I'll never know if I would have made it OK in my plane. Even knowing the weather conditions as I do now, I'm still unsure if the conditions would have prevented me from completing the flight or even having to exercise one of those "escape" options. There was bad weather in Portland, but I wasn't flying to Portland; there were no forecasts of ice along my route of flight; the snow around Tahoe was scattered. Would I have had to divert? Would I have made it in? I'll never know.

But that doesn't matter: I made a decision, erring on the side of safety, and stuck with it. The plane is still good, my family is still good, and I'm in one piece. That's all that counts.

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Act Of War (June 2005)

ACT OF WAR introduces a whole new hero and a new conflict to techno-thriller fans around the world.

A series of deadly terrorist attacks in the United States and South America--including a nuclear attack near Houston, Texas--has the entire world on red alert. The attacks appear to be targeting an American energy company, but the terror group that calls itself GAMMA seems to be more than the anti-globalization, pro-environmental activists it claims to be.

Enter U.S. Army Major Jason Richter and his partner, Dr. Ariadna Vega of the Army Research Lab's Infantry Transformational BattleLab. These two young engineers have designed and built a land combat system designed to replace an entire motorized infantry squad: CID, or Cybernetic Infantry Device, a piloted robot with the speed and firepower of a weaponized Humvee, the strength of a bulldozer, and the agility of a special ops commando.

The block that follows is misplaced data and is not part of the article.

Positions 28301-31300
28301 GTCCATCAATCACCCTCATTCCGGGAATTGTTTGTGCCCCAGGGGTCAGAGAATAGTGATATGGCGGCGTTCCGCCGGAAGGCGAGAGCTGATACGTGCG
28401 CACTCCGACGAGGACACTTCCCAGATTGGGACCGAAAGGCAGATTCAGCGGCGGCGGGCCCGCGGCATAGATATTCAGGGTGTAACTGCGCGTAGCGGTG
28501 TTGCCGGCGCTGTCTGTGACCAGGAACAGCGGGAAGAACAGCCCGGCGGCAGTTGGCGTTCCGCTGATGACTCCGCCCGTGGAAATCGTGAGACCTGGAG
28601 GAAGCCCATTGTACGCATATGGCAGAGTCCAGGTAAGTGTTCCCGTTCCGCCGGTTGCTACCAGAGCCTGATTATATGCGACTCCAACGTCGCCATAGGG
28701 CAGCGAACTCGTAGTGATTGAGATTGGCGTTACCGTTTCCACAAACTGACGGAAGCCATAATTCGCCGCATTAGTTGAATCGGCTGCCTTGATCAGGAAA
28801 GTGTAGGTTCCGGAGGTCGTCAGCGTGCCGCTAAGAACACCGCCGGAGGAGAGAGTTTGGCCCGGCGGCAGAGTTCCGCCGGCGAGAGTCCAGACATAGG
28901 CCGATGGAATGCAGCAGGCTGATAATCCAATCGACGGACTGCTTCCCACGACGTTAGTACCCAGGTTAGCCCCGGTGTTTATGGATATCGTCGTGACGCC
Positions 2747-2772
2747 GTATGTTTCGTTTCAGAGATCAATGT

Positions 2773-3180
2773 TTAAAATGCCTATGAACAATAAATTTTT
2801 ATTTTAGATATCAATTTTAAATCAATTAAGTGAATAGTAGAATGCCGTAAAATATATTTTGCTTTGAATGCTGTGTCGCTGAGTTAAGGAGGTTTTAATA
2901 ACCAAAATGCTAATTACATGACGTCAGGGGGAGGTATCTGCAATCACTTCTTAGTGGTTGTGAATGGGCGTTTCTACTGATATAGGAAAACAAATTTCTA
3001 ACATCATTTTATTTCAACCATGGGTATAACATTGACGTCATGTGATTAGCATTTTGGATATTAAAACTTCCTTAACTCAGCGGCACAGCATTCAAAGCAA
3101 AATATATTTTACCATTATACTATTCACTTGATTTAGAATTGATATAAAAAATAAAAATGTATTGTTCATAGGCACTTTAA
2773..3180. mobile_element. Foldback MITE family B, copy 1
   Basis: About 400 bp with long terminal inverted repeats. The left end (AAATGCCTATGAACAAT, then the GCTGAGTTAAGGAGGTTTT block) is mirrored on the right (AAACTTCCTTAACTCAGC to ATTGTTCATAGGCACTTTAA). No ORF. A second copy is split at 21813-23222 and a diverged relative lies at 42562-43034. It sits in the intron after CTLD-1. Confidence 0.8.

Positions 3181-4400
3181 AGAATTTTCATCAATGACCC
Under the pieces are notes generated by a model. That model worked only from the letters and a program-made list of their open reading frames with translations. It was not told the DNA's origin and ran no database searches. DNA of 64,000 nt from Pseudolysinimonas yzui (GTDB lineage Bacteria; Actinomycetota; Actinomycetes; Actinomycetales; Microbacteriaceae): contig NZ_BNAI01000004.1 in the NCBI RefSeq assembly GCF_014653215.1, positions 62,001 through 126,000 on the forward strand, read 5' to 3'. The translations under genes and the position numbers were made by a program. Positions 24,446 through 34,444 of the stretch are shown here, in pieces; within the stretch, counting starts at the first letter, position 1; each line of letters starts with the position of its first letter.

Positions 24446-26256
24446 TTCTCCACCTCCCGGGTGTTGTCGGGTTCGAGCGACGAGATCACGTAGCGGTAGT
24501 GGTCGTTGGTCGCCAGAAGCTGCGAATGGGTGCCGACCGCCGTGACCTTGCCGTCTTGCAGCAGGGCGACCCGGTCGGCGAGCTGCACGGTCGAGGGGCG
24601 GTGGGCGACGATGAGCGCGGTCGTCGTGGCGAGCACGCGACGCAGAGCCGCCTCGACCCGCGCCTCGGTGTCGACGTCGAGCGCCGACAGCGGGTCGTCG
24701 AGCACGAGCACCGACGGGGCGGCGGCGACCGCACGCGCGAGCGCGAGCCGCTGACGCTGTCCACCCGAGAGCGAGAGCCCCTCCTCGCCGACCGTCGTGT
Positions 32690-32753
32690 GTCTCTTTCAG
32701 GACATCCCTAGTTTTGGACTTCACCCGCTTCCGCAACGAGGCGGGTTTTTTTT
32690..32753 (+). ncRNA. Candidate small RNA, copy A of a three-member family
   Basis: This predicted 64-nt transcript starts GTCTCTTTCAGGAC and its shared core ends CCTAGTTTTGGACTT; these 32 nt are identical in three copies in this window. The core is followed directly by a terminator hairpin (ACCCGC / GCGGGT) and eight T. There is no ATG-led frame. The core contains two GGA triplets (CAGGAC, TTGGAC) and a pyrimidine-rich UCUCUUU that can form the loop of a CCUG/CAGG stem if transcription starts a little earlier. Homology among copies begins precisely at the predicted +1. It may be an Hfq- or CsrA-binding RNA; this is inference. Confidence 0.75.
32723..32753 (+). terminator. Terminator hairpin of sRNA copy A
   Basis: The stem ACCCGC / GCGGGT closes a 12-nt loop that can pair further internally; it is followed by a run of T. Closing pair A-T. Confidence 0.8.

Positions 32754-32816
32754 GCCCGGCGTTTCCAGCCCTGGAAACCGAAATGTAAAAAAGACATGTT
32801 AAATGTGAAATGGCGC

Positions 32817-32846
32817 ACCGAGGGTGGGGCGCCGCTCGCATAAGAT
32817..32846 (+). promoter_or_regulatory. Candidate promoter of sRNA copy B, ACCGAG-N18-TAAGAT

The hard-charging National Security Adviser, Robert Chamberlain, pairs Richter and Vega up with an FBI intelligence expert, Special Agent Kelsey DeLaine, and a veteran special ops expert, Command Sergeant Major Ray Jefferson, to form Task Force TALON, the first joint military-FBI unit charged with hunting down and stopping terrorists anywhere in the world. With CID's speed, power, weaponry, and amazing capabilities, combined with the talents of the U.S. Army and the investigative skills of the world's greatest detective agency, TALON is designed to put terrorists on the run around the globe.

But putting conflicting and single-minded personalities like Richter and DeLaine together is like mixing oxygen and gasoline: do it right and it produces horsepower--do it wrong, and it creates an explosion. Even the National Security Adviser can't seem to control his team. Can Task Force TALON survive long enough to hunt down GAMMA and its secret puppetmaster, the shadowy Consortium, before the next deadly attack?

"The novels of Dale Brown brim with violent action, detailed descriptions of sophisticated weaponry and political intrigue... His ability to bring technical weaponry to life is amazing."
--San Francisco Chronicle

Contact Information:

Robert Gottlieb
Trident Media Group
(212) 262-4810